Less than two months have past since the official opening of Volkswagen Group of America’s Chattanooga Operations, and the folks at Chattanooga have another thing to celebrate. Tennessee Gov. Bill Haslam has awarded the facility with the 2011 Governor’s Environmental Stewardship Award for Building Green.
“This award reflects Volkswagen’s company-wide focus on our obligation to be thoughtful stewards of the environment, both with our vehicles and even our buildings,” said Frank Fischer, CEO and Chair of Volkswagen Chattanooga. “I am very pleased that Gov. Haslam has recognized our efforts and I’m particularly proud that our Passat’s clean diesel engine emits the lowest CO2 and gets the highest MPG in its class,” Fischer said.
The Governor’s Environmental Stewardship Awards program recognizes exceptional voluntary actions that improve or protect our environment and natural resources with projects or initiatives not required by law or regulation.
“This year’s roster of honorees demonstrates that environmental stewardship is thriving in our local communities. I am pleased to support a program that recognizes leadership that positively impacts the environment,” Haslam said.
VWGoA’s Chattanooga facility was built on a 1,350-acre Brownfield site. The facility will use rainwater harvesting in order to supplement 653,000 gallons of water per year used for gray water, reducing the overall water usage onsite. A special single-ply membrane roof was used throughout 1.8 million square feet of roof surface in an effort to minimize the heat island effect.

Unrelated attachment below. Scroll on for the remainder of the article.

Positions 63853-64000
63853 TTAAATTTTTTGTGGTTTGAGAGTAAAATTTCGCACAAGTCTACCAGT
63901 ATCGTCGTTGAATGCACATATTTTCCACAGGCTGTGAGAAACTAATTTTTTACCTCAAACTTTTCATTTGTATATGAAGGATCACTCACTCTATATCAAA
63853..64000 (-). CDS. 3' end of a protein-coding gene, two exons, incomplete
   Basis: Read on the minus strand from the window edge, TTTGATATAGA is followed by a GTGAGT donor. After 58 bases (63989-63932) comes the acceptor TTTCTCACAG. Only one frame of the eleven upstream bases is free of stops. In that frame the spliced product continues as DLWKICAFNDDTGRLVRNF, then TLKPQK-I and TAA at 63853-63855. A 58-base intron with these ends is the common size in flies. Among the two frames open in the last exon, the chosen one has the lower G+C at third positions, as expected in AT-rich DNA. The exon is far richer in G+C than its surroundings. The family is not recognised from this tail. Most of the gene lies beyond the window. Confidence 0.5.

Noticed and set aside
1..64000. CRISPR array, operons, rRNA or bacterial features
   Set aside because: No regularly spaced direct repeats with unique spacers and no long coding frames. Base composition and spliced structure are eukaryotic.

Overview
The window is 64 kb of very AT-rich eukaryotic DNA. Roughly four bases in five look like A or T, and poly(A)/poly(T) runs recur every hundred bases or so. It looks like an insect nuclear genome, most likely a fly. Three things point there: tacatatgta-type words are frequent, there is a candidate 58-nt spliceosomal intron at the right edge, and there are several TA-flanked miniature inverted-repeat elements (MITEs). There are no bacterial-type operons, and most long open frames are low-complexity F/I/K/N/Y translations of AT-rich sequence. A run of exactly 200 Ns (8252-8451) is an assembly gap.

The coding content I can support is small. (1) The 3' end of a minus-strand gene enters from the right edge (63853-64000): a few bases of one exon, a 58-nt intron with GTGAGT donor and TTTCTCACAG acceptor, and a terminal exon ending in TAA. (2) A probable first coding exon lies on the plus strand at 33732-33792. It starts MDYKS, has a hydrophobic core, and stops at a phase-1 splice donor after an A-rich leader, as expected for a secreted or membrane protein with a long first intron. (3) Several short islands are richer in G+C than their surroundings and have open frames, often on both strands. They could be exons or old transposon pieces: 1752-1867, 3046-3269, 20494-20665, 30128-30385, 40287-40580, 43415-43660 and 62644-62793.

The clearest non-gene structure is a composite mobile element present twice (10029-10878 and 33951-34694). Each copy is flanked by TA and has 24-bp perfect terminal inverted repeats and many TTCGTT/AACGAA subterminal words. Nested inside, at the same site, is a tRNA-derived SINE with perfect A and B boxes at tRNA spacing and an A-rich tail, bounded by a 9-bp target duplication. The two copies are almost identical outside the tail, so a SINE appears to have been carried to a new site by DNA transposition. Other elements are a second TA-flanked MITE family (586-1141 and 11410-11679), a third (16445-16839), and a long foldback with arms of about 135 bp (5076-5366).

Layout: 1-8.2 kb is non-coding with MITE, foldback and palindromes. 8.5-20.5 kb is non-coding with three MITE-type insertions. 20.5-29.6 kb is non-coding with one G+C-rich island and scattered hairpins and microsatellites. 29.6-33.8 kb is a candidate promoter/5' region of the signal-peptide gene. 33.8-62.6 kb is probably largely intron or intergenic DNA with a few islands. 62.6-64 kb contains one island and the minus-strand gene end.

The paint shop is the world’s first to utilize a dry-scrubber system to collect paint overspray, unlike traditional shops that use water to collect paint overspray. The Chattanooga paint shop then collects the powder and sends it to a local company where it is used to make concrete.
In addition, the dry scrubber system makes it possible to recycle 85 percent of the air in the spray booths. Due to this air recycling, the dry-scrubber system saves 42 percent power and 85 percent heating energy for conditioning the air inside the spray booths.
Skylights are used generously throughout the building to provide natural lighting, which reduces the energy demand from light fixtures. There are dedicated carpool and vanpool parking spaces in the main parking lot, as well as preferred parking for low‐emitting and fuel‐efficient vehicles. An extensive storm water conveyance system consisting of bioswales, vegetative ditches and culverts culminating at a constructed sluice gate acts as the primary storm water management system.
A large portion of the acreage has been set aside for native or adapted plants, which do not require permanent irrigation. Specific species have been planted in the ditches and swales for filtration of suspended solids.
The 14 winners will be recognized for their achievements and positive impact on the state’s natural resources in an awards ceremony to be held in Nashville on August 12.